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20 Apr, 2017 11:03

Marines barred from posting nude photos of others without consent

Marines barred from posting nude photos of others without consent

The US Navy has banned Navy and Marine Corps personnel from posting nude photos of others online without their consent.

The new regulation is a direct response to the nude photo sharing scandal which rocked the military last month. It emerged that male marines and sailors were posting naked pictures of their female colleagues on a Facebook page without permission.

A criminal investigation is underway into the Marine United Facebook group, which had, at its peak, 30,000 members. The inquiry is focusing on an estimated 500 members of the group who allegedly shared the images or directed slurs – including rape and death threats – at some of the women.

Acting Navy Secretary Sean Stackley issued the interim rule changes to all personnel Tuesday – these will be formally included in the next printing of the Navy's regulations.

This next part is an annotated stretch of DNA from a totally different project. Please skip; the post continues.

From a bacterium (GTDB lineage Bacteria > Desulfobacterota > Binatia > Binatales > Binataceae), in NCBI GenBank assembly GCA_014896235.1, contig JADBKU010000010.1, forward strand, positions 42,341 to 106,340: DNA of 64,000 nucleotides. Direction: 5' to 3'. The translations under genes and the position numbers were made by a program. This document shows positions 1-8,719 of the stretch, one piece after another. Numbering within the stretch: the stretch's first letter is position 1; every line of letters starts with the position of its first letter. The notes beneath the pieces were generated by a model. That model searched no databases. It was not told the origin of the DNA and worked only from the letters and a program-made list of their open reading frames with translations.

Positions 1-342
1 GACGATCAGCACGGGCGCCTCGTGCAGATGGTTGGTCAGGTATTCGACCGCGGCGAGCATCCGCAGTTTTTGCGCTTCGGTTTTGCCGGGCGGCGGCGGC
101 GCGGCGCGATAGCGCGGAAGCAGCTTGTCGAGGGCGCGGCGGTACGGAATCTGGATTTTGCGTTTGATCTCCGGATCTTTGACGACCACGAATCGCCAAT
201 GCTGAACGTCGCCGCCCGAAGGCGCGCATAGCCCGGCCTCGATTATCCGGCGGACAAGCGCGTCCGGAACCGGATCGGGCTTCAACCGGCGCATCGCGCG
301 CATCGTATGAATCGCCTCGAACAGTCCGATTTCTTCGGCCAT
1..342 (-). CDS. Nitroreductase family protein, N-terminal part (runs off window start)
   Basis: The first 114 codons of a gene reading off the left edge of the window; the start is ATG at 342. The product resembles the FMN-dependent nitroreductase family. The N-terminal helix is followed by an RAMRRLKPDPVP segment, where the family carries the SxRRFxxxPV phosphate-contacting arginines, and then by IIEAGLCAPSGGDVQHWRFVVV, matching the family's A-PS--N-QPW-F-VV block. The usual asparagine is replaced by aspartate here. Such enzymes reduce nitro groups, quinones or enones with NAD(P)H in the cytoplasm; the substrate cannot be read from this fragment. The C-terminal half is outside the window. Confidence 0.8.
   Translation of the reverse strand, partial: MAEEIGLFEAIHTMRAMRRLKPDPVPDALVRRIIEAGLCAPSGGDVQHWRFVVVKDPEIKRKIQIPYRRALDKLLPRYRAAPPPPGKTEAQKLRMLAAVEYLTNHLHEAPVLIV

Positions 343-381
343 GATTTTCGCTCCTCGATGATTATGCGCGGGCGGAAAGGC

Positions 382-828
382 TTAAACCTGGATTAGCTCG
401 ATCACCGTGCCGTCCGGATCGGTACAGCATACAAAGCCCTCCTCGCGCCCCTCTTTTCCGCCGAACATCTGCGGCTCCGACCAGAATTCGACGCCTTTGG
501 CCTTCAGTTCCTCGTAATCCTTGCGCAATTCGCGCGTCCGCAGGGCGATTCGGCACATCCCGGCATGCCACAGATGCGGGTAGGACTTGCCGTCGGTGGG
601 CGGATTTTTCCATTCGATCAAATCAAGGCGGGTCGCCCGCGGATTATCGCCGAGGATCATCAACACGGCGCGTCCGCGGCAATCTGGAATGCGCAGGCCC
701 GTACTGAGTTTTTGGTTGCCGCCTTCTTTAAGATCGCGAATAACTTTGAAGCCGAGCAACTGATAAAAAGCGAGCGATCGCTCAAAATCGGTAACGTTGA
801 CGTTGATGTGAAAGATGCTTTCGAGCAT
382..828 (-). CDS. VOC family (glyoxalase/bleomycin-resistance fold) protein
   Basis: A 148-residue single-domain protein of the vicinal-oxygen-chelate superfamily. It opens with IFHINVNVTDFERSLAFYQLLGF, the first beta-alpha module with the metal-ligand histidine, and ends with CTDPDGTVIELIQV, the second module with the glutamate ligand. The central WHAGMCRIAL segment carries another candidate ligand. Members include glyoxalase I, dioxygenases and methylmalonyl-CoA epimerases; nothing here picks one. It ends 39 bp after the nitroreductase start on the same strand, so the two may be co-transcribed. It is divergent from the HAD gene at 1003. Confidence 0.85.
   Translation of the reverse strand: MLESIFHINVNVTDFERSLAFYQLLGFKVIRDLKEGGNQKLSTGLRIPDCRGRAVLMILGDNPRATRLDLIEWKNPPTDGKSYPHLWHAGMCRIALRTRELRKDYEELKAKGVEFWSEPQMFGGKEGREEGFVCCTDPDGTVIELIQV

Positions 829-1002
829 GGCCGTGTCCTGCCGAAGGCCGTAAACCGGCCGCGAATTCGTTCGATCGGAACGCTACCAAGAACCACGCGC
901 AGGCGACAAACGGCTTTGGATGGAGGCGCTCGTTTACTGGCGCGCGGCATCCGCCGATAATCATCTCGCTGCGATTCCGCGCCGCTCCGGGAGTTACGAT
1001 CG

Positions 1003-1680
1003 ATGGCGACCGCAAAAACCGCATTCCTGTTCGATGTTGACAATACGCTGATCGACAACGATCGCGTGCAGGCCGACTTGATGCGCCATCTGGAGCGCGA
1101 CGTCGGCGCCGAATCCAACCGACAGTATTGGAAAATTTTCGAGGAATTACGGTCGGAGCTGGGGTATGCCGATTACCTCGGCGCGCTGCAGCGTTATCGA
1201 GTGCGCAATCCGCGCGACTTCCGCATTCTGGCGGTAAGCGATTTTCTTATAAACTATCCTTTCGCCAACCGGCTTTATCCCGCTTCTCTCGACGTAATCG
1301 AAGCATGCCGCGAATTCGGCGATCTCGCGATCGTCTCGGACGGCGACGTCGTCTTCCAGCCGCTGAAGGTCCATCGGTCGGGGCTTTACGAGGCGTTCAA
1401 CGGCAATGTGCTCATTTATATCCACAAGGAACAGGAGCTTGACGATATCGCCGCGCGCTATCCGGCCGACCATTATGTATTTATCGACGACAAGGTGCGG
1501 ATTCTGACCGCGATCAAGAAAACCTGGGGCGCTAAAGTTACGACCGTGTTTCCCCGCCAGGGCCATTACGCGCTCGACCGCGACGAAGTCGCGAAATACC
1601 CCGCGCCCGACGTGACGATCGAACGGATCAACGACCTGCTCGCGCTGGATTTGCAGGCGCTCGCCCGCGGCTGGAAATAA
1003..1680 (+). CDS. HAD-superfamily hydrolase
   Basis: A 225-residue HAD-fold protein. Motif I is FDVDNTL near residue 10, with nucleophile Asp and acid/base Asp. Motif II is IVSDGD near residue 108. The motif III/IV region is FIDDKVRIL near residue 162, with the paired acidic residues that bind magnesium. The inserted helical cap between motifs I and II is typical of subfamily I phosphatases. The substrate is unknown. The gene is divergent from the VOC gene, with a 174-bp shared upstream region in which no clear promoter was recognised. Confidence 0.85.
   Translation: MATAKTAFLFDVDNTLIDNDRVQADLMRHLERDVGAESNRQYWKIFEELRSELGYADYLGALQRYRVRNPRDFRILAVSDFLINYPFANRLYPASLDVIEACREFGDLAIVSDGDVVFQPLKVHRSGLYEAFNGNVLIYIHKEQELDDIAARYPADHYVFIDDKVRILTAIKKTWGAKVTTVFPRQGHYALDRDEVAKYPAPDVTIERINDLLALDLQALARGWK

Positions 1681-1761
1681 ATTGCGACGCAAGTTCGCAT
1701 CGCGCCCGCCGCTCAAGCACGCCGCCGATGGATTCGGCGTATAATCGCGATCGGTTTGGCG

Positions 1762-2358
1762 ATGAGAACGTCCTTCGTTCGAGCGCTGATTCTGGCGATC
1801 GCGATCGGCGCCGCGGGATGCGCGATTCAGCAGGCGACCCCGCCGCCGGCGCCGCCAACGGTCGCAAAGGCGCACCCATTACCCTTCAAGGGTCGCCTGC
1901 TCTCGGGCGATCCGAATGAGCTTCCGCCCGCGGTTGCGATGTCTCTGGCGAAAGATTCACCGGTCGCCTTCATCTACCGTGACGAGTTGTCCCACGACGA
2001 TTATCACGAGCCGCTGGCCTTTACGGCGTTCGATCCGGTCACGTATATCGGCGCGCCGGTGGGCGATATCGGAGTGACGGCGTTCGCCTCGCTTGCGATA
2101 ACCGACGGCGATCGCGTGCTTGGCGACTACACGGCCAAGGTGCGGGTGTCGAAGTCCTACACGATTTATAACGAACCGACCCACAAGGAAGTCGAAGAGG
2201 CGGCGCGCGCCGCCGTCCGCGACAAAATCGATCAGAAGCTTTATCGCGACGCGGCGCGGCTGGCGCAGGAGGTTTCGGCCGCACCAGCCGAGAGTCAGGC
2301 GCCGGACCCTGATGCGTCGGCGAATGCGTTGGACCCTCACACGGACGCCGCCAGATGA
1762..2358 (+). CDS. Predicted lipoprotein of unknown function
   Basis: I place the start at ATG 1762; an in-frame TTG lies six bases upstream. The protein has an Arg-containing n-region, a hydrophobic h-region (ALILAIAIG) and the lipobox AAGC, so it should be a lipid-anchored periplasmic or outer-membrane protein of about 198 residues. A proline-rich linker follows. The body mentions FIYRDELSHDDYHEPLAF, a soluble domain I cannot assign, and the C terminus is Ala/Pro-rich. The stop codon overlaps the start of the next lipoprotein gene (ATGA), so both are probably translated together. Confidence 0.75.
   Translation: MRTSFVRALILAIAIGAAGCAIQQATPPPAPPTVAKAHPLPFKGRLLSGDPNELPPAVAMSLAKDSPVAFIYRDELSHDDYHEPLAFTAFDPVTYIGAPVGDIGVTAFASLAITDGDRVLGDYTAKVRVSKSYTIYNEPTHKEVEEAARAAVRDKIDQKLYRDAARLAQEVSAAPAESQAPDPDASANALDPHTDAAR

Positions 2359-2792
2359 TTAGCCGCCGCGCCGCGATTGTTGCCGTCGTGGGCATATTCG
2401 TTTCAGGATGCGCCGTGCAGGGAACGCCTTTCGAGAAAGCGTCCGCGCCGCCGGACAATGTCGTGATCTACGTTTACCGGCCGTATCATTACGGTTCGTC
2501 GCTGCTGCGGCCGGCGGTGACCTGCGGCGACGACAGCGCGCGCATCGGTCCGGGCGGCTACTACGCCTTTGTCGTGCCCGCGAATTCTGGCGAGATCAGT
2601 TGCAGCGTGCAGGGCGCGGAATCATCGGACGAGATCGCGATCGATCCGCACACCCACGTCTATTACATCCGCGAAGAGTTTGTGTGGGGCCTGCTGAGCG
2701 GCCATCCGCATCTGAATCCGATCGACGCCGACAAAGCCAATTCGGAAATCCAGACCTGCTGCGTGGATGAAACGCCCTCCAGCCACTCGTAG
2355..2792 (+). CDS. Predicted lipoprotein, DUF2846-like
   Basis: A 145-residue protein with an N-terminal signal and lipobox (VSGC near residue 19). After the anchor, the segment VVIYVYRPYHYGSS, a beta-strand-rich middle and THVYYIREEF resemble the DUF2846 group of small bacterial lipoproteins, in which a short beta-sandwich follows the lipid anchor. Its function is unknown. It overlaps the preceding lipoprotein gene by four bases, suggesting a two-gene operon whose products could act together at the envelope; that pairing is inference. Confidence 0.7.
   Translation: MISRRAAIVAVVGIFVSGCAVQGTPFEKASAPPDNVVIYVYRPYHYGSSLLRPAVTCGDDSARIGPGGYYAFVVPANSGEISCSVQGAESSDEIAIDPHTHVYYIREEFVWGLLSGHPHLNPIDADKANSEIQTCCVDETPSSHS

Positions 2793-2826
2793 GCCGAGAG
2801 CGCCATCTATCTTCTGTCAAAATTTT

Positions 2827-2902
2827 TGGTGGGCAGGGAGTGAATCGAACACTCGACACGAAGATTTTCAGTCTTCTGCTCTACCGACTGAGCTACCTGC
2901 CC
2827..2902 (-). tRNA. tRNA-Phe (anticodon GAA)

The new statute, Article 1168, prohibits “the wrongful distribution or broadcasting of an intimate image.”

It states that the online posting of an “intimate image” is considered “wrongful” if it is done without the consent of the person depicted – either for “personal gain” or to “humiliate, harm, harass, intimidate, threaten, or coerce the depicted person.”

Lack of intent is not necessarily considered a viable defense as sharing images with a “reckless disregard” for the consequences is also an offense.

Those in violation of the regulation could be charged with failing to obey a lawful order, according to the Navy Times. In turn they could face up to two years in prison and a punitive discharge, according to Article 92 of the U.S. Manuals for Courts-Martial.

At least one expert says, however, that the new regulations would be difficult to prosecute in a court martial.

Former Navy JAG and now private defense attorney Brian Bouffard, told the Navy Times that the “reckless disregard” clause in particular would be difficult to prove.

Bouffard said: “If you don’t know a person, how could you know that about them?” "Ultimately prosecuting these types of cases will probably require a witness to testify that they were either humiliated or harmed, etc., for the government to make an effective case."

The Navy's chief spokesperson, Rear Admiral Dawn Cutler, said in a statement that the new curb on distributing intimate images without permission “serves to underscore leadership’s commitment to eliminating degrading behaviors that erode trust and weaken the Navy and Marine Corps Team.” 

The regulations follow new social media guidelines introduced by the Marine Corps last month which prohibit the posting of discriminatory content online.